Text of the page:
Thursday, October 10, 2019

Atlanta Botanical Garden Gun Rights Lawsuit - Victory! © 2019 Phillip Evans

Finally, after a long five year fight in the courts, and I won a highly satisfying victory from the Georgia Supreme Court, published Monday, Oct. 7th, 2019.

Atlanta Botanical Garden photo by David Berkowitz used under Creative Commons 2.0 License

For the Atlanta Botanical Garden in particular, one small detail needs to be taken care of by a lower court. Their lease with the City of Atlanta must be ruled on to determine if it is a "usufruct" (to possess and enjoy the fruits thereof), or an "estate for years" (as if one owns the property).

However, the main issue was settled (in a sense). If a private entity leases public property, and if that lease is not an "estate for years", then that private entity cannot ban lawfully carried weapons onto the property.

I stated, "in a sense", because there are an awful lot of leases of public property out there, and I'm wondering if each one must be litigated. I suppose so it would seem. 

But this is not all thorns and weeds. Consider this scenario: A person who is licensed to carry, carries into a public park for an event to which the public is invited, but the event is hosted by a private entity which leases the park for the event. Event security along with local police throw the person out.

That person can sue, and if the lease is found to not grant ownership rights (hint: probably about zero leases of public property which is used for the benefit of the public are "estate for years" type leases), then the event host, their private security, the police, and the local government can be sued and lose big time, with at least the local government being responsible for the legal fees of the plaintiff. Will they risk it?

Where does this public vs. private property argument come from? Back in 2014, the Georgia General Assembly passed HB 60 which was signed into law by then Gov. Deal.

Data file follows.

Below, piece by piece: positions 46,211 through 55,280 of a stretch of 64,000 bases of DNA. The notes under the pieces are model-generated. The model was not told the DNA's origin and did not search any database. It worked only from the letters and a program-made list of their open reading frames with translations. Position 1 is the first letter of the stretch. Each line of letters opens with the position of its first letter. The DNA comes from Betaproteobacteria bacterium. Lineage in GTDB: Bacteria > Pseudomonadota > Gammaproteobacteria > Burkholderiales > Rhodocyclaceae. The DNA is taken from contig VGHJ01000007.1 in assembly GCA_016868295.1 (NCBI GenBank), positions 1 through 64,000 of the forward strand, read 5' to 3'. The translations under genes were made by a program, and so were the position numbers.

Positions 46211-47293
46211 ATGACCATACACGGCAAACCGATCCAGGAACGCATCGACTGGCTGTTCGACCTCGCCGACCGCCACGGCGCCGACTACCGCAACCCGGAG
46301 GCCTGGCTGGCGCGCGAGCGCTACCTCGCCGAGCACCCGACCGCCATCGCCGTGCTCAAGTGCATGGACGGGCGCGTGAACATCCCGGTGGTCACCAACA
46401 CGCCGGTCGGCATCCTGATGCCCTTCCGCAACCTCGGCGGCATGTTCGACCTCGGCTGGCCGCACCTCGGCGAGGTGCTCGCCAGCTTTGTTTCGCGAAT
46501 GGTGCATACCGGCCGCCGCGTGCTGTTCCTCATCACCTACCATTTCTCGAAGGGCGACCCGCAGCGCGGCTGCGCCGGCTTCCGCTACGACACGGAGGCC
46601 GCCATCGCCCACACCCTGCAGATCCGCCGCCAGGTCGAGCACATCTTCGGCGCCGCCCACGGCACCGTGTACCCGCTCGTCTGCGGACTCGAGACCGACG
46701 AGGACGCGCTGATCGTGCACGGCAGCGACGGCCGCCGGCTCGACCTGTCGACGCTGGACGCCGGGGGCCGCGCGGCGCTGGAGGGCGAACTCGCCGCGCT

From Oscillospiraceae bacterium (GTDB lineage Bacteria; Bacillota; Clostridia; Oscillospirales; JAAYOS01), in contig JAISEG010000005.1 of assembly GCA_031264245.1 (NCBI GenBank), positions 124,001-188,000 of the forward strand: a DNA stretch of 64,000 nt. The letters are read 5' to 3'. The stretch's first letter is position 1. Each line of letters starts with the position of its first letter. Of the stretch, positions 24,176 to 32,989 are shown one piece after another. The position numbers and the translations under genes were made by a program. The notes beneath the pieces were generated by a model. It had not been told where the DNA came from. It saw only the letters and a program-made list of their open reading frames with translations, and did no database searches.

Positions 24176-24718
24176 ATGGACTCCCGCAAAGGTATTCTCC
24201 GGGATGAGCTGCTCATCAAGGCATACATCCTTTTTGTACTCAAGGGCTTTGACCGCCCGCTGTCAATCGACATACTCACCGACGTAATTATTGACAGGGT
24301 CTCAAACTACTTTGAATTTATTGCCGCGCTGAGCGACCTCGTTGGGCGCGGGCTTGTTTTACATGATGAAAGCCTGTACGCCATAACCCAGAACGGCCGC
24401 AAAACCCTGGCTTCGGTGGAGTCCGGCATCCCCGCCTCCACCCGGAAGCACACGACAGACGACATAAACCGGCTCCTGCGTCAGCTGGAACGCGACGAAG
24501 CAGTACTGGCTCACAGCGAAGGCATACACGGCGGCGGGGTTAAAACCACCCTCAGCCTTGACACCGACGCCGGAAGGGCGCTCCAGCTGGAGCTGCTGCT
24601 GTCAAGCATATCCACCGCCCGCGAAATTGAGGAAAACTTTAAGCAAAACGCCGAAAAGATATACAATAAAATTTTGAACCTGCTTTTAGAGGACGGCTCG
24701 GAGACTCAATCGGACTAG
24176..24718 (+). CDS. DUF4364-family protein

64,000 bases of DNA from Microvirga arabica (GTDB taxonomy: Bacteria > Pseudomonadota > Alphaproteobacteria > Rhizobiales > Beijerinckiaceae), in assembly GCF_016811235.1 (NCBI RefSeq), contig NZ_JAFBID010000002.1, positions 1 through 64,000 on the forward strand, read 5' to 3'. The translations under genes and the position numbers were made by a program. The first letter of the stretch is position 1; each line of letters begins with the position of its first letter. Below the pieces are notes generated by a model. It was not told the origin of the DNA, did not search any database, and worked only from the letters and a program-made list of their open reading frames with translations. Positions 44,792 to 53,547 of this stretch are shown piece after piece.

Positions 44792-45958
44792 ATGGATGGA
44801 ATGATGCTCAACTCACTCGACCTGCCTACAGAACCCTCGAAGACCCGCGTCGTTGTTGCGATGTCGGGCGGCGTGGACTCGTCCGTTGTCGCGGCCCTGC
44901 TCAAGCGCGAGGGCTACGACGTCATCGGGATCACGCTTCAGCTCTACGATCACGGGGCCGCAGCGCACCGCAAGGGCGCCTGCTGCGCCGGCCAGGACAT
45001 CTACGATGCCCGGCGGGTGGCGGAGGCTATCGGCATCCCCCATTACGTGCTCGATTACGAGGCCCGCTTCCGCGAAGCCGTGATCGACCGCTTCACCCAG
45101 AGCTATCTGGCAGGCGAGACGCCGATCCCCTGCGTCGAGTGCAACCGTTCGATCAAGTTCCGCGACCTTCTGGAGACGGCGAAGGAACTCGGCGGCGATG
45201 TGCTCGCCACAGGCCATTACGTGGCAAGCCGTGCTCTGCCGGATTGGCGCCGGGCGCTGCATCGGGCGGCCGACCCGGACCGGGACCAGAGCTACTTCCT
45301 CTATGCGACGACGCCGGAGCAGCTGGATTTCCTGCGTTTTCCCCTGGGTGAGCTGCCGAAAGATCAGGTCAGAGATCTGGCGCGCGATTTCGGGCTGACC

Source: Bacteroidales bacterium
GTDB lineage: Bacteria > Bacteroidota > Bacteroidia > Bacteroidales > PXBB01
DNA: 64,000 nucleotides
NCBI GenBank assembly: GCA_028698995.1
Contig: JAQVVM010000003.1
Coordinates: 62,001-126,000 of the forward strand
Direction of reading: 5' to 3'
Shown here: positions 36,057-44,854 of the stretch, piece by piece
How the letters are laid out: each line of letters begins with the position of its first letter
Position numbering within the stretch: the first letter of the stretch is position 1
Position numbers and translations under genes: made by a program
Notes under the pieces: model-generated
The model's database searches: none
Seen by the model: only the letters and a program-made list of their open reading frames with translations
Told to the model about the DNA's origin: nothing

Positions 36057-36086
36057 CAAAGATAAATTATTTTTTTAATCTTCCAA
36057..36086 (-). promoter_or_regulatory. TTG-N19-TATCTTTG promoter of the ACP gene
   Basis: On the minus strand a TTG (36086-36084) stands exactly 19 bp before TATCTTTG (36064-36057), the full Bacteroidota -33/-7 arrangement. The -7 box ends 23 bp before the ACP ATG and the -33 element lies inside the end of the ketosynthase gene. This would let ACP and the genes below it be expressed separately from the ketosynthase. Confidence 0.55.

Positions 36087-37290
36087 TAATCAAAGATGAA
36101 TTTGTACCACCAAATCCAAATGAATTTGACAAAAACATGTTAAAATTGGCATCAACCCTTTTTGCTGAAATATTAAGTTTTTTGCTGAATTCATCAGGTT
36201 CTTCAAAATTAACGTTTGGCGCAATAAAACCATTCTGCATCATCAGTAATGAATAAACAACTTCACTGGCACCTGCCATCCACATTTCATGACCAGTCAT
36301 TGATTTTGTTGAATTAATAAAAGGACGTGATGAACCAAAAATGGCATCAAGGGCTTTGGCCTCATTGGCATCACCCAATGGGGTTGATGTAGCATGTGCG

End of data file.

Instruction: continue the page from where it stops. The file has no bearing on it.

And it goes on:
Four times the word, "private" was inserted before "property" in the weapons law (OCGA 16-11-127), in order to ensure that local governments could not do an end-run around state preemption by leasing public property to a private entity. Looks pretty clear, right?

Apparently neither Judge Gail Tusan of Fulton County Superior Court nor the GA Court of Appeals could grok a clear understanding of this law, but thankfully the highest court in Georgia did. Sad that it took five long years to get here.

But coming back to the Garden. I have read their lease contract, obtained via an open records request with the City of Atlanta. To me, the way it reads (and I'm not a lawyer), is that it is merely a usufruct. 

Too many stipulations by the City make it hard to believe that the Garden holds 30 acres of Atlanta's Piedmont Park as if it were the owner, notwithstanding the 50-year long term of the lease.

One mildly humorous argument made by the Garden's attorneys was that if Georgia Carry and I win, publicly owned stadiums would be awash with guns and no one could do anything about it.

To those who have and who will continue to hand-wring about this, folks, this is a nothing burger. There is already a law in place that takes care of this.

Most large publicly owned stadiums are considered to be "government buildings", and if weapons screening is in place, they may indeed lawfully ban firearms. 

If a public building does not qualify as a "government building", it can become one by being the place where a government entity meets in its official capacity.  

Some supposed gun-rights supporters have said I should have kept my firearm concealed and then there would have been no issue.

Well, what if my cover garment got blown by the wind, or I reached up to point at a tree and my gun became visible? There's nothing wrong with lawful concealed carry, but hiding your firearm doesn't solve everything. Frankly, neither does open carry. 

But you know what? True liberty means not being forced to conceal.

What if I want to openly, honestly, and honorably wear my holstered pistol? If the law allows me to, it is then a public exercise of my rights if I so choose to do so. Don't knock my manner of carry and I won't knock yours. Live and let live, right? This isn't about debating open vs. concealed carry. It's about public and private entities following state law.

I'm looking forward to starting back my family's visits to the Garden. It is one of the most beautiful places to visit in Atlanta. They've done a great job there with their large plant sculptures and other displays. Tell them I sent you.

A huge thanks to Georgia Carry, and to Attorney John R. Monroe for his tireless efforts and long hours in litigating this case, with perhaps a little more work ahead if the Garden does not concede that its contract is a usufruct.

Please consider joining Georgia Carry and become part of a force to be reckoned with when it comes to fighting for our rights in Georgia.

New: Click here to listen to Atty. John R. Monroe give an interview on public radio.


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